The sequel to Children of Fire, Circles of Deceit, is nearing completion, so it will soon be time to start a new book. A third book in the Ainscough series is possible but I have a sci-fi in hand which has more words already written.
– Do you sometimes base your characters on people you know?
In crime writing its often said that if you don’t like someone you can kill them off in your next novel. I’ll admit to being tempted but I don’ think realistic characters can’t be simply lifted from life. Elements of a character can be a starting point, but then you might have a female character that needs enriching by a characteristic from a male aquaintence. My view is that a writer must follow the inspiration for the character as they develop, so a single source for inspiration is far too limiting.
– Do you take a notebook everywhere in order to write down ideas that pop up?
Mia culpa. In principle yes, in practice I forget too often. When I use a notebook, it’s invariably useful and carries everything from detailed notes to ideas for plot and structure.
– Which genre do you not like at all?
Like is a dangerous word. There are books I don’t like, but think are well written. There are books inside a genre I love, which I hate. I think I will leave it for people to find out their own likes and dislikes for themselves.
– If you had the chance to co-write a book. Whom would it be with?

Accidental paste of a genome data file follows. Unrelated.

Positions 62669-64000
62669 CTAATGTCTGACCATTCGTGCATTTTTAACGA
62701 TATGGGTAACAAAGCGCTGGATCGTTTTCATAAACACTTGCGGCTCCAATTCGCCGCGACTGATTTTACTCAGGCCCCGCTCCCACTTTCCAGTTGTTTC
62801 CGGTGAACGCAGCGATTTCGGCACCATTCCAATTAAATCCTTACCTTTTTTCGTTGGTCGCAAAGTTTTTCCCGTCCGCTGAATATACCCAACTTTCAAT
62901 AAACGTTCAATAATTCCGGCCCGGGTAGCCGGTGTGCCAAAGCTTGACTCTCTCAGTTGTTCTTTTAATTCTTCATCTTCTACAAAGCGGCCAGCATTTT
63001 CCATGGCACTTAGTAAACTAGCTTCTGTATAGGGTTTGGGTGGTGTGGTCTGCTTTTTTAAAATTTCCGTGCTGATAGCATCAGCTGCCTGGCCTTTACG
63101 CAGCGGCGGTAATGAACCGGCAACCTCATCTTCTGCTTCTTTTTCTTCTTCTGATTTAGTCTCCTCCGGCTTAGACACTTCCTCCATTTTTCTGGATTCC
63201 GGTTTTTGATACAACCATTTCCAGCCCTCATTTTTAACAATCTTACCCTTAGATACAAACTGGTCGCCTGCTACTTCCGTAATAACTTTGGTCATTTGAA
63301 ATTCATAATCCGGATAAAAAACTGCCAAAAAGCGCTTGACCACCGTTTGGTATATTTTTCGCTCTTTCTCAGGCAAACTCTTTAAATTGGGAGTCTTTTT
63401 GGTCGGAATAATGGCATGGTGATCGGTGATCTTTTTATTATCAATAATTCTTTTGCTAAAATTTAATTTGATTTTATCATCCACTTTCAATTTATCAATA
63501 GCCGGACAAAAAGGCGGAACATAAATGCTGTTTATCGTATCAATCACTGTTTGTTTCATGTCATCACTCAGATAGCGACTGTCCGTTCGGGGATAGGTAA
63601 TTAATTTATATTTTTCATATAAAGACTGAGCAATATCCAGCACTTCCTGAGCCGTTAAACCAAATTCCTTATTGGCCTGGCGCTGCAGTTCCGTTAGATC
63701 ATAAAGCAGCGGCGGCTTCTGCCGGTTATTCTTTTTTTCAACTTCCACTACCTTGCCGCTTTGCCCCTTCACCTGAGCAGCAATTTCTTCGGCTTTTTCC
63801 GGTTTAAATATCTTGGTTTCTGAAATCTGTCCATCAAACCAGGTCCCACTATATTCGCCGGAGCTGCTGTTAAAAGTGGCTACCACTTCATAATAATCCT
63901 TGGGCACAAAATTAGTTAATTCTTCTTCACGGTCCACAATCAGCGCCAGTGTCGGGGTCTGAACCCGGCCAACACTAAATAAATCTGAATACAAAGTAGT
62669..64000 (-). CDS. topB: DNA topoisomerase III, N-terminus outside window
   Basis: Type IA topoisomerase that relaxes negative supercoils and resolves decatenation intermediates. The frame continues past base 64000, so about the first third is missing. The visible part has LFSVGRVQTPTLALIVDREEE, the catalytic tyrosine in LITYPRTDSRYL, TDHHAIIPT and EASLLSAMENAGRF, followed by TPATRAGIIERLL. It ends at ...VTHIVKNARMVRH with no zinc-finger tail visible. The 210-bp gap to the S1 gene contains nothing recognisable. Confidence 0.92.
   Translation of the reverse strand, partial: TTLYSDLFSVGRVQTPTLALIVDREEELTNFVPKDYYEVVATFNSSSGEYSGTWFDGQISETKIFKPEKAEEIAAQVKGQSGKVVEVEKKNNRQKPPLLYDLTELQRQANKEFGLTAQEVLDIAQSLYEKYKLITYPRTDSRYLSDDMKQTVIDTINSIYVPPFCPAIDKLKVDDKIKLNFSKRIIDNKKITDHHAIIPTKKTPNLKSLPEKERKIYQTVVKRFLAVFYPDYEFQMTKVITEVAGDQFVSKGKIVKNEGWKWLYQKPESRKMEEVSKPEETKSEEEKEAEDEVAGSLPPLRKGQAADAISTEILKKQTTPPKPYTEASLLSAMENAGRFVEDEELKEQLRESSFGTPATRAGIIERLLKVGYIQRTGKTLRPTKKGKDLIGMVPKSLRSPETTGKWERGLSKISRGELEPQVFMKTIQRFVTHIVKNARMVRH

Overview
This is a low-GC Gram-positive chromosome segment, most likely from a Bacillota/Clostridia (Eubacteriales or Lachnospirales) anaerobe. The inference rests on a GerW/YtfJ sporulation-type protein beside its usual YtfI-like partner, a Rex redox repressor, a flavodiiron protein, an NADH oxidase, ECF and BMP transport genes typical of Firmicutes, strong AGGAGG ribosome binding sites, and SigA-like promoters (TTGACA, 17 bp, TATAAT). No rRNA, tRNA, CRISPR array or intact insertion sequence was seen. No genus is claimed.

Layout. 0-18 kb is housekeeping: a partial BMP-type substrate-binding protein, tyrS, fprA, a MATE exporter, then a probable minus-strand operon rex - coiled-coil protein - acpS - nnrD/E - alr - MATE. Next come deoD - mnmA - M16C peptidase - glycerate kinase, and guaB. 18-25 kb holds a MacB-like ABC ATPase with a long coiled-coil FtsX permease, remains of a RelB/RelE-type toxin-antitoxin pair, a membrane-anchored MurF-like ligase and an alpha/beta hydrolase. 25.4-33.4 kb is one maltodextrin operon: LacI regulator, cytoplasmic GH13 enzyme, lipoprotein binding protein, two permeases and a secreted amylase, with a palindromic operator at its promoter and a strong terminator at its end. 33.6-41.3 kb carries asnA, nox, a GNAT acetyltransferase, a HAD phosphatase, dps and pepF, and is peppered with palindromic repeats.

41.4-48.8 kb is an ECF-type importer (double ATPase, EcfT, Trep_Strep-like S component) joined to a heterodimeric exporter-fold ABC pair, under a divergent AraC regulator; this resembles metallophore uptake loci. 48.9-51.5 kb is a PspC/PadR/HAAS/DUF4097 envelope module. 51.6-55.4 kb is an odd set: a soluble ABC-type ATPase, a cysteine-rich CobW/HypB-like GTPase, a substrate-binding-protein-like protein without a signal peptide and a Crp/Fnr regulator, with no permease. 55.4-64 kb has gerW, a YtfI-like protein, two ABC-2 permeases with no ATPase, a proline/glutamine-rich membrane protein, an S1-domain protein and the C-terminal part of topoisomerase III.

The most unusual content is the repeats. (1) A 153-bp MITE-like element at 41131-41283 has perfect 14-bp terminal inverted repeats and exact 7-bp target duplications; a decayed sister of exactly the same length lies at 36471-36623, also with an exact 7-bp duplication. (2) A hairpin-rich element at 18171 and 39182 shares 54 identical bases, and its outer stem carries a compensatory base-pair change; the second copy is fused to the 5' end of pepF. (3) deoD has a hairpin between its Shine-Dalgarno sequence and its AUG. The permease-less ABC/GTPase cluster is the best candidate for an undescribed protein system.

Depends on genre. I could pick China Miéville or Neil Gamain for fantasy; or for Young Adult, Phil Caveney who is a friend of mine, but since I write historical crime then I’ll have to go for Andrew Taylor.
– If you should travel to a foreign country to do research, which one would you chose and why?
I have the intention to write one of the novels of the Ainscough series, set in India. It will be key book of the series and of character development. It will dictate the course of what will be left of the series. My Dad was in India during WW2, so I know something about the place, how it felt and smelled, as well as the heat and the monsoon. But I know that I’m going to have to see it for myself to get that book right.
Thank you, Paul CW Beatty and Rachel’s Random Resources
About the author
Paul CW Beatty is an unusual combination of a novelist and a research scientist. Having worked for many years in medical research in the UK NHS and Universities, a few years ago he took an MA in Creative Writing at Manchester Metropolitan University emerging with a distinction.
His latest novel, Children of Fire, is a Victorian murder mystery set in 1841 at the height of the industrial revolution. It won the Writing Magazine’s Best Novel Award in November 2017 and is published by The Book Guild Ltd.
Paul lives near Manchester in the northwest of England. Children of Fire is set against the hills of the Peak District as well as the canals and other industrial infrastructure of the Cottonopolis know as the City of Manchester.